In 2012 scientists from Beijing’s Beihang University and the Wuhan University of Technology carried out a more detailed examination of the thick bone that surrounds and cushions the woodpecker’s brain, details of which were reported in Science China Life Sciences. It appears that their brains are surrounded by a spongy bone plate made of tiny beams or rods called trabeculae. This provides a protective layer around the brain. Similarly, their beaks contain these same trabeculae. It is thought that the beak deforms during impact, absorbing the impact rather than sending it onwards towards the brain.

So the answer is probably no. Makes sense, I suppose.

If you enjoyed this, why not try Fifty Curious Questions by Martin Fone which is now available via www.martinfone.com

Quacks Pretend To Cure Other Men’s Disorders But Rarely Find A Cure For Their Own – Part Sixty Four

Cigares de Joy

Smoking is rather frowned upon these days and with good reason, given its linkage with cancer, strokes, heart attacks and the like. Cigarette packets are decorated with lurid pictures of some of the problems consuming tobacco cause and smokers with a penchant for a spot of gallows humour take delight in trying to collect the full series of pictures. I suppose they make a useful self-diagnostic kit.

That being the case, it seems somewhat strange to the modern eye that smoking some form of cigarette could be healthy, let alone being helpful to asthmatics but such were the claims for the delightfully named Cigares de Joy. The advert showed a rather vacant-looking young woman, Joy perhaps but not personified, puffing away at a cigarette. The copy advised the reader that said cigarettes “afford immediate relief in cases of asthma, wheezing and winter cough and a little perseverance will affect a permanent cure.” What not to like?

Naturally, the Cigares de Joy were “universally recommended by the most eminent physicians and medical authors” and were so safe to use that you could liberally dispense them to the weaker members of your family or, as the advertising copy claimed, “agreeable to use, certain in their effects, and harmless in their action, they may be safely smoked by ladies and children.” A box of 35 reefers would set you back half a crown and were available from most chemists and stores. Alternatively, you could send your money to Wilcox & Co of 239, Oxford Street in London who would dispatch them to you pronto, without passing on the postal charge.

The Cigares de Joy were described in the Medical Times and Gazette of 1875 as “very useful little agents for inhaling the smoke of stramonium.”  So what was stramonium? To give it its full name, Datura stramonium is a member of the nightshade family and was known by a variety of names in England including jimsonweed, Devil’s snare, the wonderful Hell’s bells and Thornapple, to name but a few. The Elizabethan herbalist, John Gerard, was an enthusiastic exponent of Thornapple, writing in his Herball of 1597, “the juice of the Thornapple, boiled with hog’s grease, cureth all inflammators whatsoever, all manner of burnings and scaldings, as well of fire, water, boiling lead, gunpowder, as that which comes by lightning and that in very short time, as myself found in daily practice, to my great credit and profit.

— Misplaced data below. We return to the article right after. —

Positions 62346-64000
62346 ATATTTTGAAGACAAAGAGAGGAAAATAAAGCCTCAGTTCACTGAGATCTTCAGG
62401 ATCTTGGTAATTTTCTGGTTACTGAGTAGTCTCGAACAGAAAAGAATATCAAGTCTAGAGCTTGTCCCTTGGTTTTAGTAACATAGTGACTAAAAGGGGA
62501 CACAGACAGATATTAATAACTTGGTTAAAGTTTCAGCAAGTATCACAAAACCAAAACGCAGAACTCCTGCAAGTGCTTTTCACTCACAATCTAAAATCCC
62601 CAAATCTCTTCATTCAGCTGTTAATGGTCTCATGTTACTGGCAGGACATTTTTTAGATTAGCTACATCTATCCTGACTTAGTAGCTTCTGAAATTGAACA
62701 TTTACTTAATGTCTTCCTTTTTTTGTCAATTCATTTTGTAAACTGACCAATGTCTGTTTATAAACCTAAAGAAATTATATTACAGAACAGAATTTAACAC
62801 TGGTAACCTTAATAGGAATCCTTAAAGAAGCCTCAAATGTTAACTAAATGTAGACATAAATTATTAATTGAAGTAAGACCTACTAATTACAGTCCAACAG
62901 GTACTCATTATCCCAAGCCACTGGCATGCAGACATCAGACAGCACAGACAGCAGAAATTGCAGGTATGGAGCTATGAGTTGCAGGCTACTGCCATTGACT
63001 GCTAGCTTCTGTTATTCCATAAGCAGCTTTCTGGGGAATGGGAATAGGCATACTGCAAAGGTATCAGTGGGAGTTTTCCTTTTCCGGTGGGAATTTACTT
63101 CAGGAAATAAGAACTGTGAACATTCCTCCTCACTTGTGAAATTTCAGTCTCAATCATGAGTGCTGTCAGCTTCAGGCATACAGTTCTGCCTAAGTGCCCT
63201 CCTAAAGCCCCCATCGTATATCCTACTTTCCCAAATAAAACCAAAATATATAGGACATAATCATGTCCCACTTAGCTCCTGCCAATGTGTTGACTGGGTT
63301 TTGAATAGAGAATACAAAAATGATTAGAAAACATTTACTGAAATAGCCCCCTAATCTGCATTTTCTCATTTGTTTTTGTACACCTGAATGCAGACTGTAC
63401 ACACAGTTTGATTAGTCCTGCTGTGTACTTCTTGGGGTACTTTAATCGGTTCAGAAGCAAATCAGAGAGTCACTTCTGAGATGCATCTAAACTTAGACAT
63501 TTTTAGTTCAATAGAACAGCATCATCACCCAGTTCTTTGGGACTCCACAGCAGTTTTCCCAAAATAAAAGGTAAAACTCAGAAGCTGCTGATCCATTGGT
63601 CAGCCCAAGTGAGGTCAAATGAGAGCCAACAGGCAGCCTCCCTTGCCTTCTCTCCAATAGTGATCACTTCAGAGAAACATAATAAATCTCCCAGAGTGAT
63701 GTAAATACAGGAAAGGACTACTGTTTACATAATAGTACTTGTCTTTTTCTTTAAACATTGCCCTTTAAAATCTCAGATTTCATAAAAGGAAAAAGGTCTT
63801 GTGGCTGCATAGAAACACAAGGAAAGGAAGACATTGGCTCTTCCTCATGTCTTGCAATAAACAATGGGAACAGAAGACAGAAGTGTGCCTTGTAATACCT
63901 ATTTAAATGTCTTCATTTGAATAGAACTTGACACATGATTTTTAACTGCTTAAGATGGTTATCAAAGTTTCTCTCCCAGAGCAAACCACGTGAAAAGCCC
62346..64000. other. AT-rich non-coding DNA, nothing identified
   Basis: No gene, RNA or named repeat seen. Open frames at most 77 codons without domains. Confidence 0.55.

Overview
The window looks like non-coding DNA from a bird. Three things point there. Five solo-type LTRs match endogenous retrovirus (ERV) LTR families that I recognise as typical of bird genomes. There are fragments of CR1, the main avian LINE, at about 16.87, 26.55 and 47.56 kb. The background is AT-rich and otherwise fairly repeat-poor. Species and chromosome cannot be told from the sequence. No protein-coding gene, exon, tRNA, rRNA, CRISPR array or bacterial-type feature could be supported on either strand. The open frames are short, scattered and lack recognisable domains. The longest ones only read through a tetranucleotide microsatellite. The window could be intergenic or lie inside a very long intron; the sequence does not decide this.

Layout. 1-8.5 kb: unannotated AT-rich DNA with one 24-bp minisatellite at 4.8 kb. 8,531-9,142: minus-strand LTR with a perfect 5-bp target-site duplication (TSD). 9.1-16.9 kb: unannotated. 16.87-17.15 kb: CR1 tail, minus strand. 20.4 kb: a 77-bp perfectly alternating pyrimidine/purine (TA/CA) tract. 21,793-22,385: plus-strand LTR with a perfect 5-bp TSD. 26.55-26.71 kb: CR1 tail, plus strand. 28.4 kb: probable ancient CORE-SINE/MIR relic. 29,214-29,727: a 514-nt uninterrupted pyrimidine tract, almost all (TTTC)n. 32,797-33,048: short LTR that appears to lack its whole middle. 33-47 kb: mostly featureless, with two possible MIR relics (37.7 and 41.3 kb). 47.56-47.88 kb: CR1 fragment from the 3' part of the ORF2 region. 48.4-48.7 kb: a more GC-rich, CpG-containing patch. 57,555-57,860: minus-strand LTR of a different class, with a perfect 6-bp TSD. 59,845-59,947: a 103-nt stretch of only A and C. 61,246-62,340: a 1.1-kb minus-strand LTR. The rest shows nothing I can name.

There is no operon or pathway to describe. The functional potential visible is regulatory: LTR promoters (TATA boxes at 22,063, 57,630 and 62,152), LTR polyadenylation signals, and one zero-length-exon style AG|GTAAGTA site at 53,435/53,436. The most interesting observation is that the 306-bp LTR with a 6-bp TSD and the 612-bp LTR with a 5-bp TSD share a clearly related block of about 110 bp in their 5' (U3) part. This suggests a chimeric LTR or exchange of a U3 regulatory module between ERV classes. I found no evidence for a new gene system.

In Ayuverdic medicine, stramonium was used to deal with the symptoms of asthma, the leaves being smoked in a cigarette or a pipe. It is thought that the practice was introduced into Europe by the Physician General of the East India Company, James Anderson, towards the end of the 18th century. So there would seem be some medical provenance for the efficacy of the Cigares de Joy.

There was one significant downside about the use of stramonium. It was used in certain parts of the world as an analgesic in surgery or for the setting of bones and was known to be a powerful hallucinogen and deliriant, producing intense visions. Indeed, the tropane alkaloids that it contained were fatally toxic in doses only slightly higher than would be used for medicinal purposes. If you smoked too many of the Cigares in too short a time, you would feel high and run the risk of causing yourself harm at best or killing yourself at worst.

They were still available to buy shortly after the end of the Second World War. Unlike many of the cures we have seen, there is a plausible case for arguing that the Cigares de Joy did some good, in moderation, and ingesting was the quickest way of getting the drug into your lungs. But to modern sensibilities, it all seems a bit odd.